11. A method as set forth in claim 9 wherein said preselected range of desired cooling hole airflows includes a maximum airflow selected to ensure sufficient cooling airflow through other components within the gas turbine engine to maintain said other components below maximum temperatures at which their respective life requirements are met.
Description
BACKGROUND OF THE INVENTION

The present invention relates generally to cooling hole airflow of gas turbine engine components, and more particularly to a method of adjusting cooling hole airflow.

Cooling holes are formed in many gas turbine components for transporting film cooling air through the component to cool the component and to form a fluid barrier between the component and hot gases traveling through a main flowpath of the engine. In addition, some components such as combustion chamber centerbodies are coated with a corrosion inhibiting coating by a conventional flame spray process to prevent the centerbodies from being corrosively attacked by the hot gases traveling through the combustion chamber. The centerbodies are also coated with a thermal barrier coating by a conventional physical vapor deposition process to insulate the centerbodies. After a period of service, the centerbodies are removed from the engine for replacement or repair.

During repair, the corrosion inhibiting coating, thermal barrier coating and contaminants (e.g., combustion products) are removed from the centerbodies by a conventional acid strip process. The strip process removes the coating and contaminants, as well as some base material resulting in the cooling holes being enlarged. Following structural inspection, the centerbodies are recoated with a corrosion inhibiting coating and then recoated with thermal barrier coating. The coated centerbodies are flow checked to determine if the cooling hole airflow is within preselected limits. If the centerbodies pass the flow check, they are returned to service. In the past, no procedure was available to correct airflow if the centerbodies did not pass the flow check during repair or during initial manufacture.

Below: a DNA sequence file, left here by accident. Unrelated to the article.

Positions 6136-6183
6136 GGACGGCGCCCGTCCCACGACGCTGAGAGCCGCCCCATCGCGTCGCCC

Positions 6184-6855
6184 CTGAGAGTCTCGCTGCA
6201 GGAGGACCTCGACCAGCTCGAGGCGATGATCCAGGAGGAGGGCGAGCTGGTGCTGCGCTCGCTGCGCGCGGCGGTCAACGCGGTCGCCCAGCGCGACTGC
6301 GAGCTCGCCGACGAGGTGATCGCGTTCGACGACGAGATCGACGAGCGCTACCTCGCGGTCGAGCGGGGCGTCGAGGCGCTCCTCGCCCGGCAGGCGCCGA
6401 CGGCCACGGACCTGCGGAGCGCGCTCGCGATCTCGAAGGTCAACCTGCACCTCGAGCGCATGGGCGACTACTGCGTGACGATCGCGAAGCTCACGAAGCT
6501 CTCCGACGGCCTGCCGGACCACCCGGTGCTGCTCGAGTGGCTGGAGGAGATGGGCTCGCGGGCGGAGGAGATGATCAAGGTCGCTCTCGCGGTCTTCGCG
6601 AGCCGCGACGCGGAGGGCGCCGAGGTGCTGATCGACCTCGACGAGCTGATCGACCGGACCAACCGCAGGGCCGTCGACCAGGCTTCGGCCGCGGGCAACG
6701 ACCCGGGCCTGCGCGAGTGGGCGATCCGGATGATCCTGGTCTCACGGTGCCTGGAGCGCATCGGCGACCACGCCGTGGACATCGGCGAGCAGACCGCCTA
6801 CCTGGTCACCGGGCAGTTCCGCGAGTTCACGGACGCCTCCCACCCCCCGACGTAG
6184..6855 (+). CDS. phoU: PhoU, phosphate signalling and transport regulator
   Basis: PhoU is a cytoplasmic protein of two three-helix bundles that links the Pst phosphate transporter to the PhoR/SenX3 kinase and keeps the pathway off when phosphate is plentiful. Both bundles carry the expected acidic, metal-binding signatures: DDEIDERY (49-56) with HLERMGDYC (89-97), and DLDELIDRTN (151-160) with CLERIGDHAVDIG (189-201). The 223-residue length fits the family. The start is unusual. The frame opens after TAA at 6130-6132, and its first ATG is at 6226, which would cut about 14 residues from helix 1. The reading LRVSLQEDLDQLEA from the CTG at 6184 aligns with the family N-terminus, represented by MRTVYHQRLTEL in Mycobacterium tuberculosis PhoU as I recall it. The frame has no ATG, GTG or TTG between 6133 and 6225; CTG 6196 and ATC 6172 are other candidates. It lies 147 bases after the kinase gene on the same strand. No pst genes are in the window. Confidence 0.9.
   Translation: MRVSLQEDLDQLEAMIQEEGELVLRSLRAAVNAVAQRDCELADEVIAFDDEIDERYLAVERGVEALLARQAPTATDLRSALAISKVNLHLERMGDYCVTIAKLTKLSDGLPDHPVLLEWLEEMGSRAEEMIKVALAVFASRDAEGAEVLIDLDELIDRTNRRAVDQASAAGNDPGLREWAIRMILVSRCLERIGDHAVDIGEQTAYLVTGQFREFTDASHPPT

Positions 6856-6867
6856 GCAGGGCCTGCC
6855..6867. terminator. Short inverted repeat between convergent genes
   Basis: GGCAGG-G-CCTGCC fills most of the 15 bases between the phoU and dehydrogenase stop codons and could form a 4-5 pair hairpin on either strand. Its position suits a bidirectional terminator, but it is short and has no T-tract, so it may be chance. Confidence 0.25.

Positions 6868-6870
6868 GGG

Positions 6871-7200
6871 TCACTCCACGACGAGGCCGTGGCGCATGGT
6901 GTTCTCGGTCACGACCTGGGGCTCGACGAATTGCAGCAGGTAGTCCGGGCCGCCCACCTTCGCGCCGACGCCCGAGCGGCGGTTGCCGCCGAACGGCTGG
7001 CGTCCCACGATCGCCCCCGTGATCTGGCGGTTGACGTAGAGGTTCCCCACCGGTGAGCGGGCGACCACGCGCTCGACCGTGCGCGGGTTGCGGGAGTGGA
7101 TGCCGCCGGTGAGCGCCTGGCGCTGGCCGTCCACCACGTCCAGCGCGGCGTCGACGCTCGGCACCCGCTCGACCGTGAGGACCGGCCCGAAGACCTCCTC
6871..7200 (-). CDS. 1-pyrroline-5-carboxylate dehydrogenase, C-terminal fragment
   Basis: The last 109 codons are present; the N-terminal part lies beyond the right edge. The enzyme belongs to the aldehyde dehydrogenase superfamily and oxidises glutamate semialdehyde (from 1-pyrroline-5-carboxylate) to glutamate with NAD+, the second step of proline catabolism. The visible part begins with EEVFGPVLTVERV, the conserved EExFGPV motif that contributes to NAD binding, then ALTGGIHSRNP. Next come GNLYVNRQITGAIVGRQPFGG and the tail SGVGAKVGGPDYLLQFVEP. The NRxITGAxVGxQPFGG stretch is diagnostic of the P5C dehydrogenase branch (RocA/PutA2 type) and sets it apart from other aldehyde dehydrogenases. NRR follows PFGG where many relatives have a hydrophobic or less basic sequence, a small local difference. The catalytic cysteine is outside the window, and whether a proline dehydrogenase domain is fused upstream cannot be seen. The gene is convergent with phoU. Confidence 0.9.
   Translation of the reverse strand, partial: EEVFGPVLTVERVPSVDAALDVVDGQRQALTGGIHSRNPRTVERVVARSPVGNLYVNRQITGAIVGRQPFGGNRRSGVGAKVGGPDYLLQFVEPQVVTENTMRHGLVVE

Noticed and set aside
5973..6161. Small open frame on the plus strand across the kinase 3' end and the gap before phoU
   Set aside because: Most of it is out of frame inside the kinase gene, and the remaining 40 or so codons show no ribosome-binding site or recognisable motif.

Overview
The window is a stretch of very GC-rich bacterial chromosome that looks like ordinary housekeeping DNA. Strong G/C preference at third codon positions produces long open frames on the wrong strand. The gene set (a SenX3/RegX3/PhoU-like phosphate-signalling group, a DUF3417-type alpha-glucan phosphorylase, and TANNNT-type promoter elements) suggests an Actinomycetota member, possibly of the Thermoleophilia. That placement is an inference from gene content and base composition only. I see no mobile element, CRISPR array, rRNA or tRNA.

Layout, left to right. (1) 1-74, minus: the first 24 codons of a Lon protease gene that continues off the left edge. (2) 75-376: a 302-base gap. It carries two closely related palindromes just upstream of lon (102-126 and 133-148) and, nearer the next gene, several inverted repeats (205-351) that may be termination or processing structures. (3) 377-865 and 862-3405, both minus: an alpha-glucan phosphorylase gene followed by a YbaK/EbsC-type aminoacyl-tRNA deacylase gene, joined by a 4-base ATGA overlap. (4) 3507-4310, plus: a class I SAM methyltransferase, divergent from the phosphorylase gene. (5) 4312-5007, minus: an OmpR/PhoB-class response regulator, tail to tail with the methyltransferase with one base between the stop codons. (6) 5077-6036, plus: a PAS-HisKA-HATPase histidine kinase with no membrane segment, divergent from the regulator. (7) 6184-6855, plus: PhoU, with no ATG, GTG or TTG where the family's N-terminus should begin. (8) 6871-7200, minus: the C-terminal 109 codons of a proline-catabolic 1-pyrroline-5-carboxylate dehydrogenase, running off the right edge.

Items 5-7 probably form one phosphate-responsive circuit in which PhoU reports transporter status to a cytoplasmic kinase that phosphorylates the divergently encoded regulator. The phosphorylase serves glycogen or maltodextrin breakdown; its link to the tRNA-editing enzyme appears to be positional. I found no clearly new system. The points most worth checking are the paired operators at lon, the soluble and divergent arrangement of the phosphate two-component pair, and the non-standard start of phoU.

SUMMARY OF THE INVENTION

Among the several features of the present invention may be noted the provision of a method of adjusting airflow through a plurality of cooling holes by depositing a thermal barrier coating on an exterior surface and/or an interior surface of the component by a physical vapor deposition process. The cooling holes are not masked. Thus, a portion of the thermal barrier coating partially obstructs airflow through the cooling holes and reduces airflow through the cooling holes. A predetermined pressure drop is developed across the cooling holes and airflow through the cooling holes is measured. The measured airflow is compared to a preselected range of desired cooling hole airflows and the steps of depositing the thermal barrier coating, developing the predetermined pressure drop, calculating airflow and comparing the measured airflow to the preselected range are repeated until the measured airflow is within the preselected range of desired cooling hole airflows.

In another aspect, the method of the present invention includes the steps of selecting a period of time during which to deposit a second thermal barrier coating based on the measured airflow so airflow through the cooling holes after depositing the second thermal barrier coating is within a preselected range of cooling hole airflows. The second thermal barrier coating is then deposited for the selected period of time.